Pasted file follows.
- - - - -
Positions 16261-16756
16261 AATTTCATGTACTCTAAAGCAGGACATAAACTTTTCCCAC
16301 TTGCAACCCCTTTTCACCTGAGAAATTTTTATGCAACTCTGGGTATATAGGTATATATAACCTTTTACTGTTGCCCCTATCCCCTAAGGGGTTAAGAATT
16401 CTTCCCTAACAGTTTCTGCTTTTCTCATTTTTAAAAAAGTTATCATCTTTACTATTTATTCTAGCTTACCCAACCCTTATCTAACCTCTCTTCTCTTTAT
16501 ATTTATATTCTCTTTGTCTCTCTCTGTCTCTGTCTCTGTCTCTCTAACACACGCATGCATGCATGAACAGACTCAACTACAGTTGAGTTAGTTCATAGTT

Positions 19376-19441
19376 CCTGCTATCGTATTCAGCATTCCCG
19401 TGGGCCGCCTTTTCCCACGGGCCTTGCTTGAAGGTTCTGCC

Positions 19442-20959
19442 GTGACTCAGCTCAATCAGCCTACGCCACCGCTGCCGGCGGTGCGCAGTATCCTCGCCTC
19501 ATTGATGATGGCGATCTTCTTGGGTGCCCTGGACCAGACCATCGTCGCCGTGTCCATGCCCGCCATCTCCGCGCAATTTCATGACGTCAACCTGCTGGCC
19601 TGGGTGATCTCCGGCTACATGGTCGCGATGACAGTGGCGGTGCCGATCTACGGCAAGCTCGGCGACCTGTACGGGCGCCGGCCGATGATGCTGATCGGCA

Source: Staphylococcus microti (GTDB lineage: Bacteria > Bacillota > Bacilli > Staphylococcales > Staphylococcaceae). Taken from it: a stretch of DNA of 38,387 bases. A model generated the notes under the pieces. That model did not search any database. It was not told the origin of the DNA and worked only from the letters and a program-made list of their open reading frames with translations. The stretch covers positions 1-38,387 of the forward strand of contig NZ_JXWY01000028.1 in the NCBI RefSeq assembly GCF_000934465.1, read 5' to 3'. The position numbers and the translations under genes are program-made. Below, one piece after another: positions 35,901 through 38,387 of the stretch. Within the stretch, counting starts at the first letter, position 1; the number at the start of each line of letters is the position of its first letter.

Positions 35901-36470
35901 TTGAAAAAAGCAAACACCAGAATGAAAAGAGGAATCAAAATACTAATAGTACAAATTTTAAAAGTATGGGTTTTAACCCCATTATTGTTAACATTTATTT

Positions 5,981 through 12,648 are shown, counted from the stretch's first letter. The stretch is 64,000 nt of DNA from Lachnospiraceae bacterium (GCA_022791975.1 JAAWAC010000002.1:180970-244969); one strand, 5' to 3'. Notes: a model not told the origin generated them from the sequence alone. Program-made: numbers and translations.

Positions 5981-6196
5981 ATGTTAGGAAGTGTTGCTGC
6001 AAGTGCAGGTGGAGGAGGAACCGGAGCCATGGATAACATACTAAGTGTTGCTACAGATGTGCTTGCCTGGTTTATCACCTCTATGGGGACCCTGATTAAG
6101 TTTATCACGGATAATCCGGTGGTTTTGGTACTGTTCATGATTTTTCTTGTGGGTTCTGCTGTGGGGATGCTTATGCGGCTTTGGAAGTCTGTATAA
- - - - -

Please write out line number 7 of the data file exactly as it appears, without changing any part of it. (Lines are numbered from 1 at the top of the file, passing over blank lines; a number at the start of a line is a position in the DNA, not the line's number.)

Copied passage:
19376 CCTGCTATCGTATTCAGCATTCCCG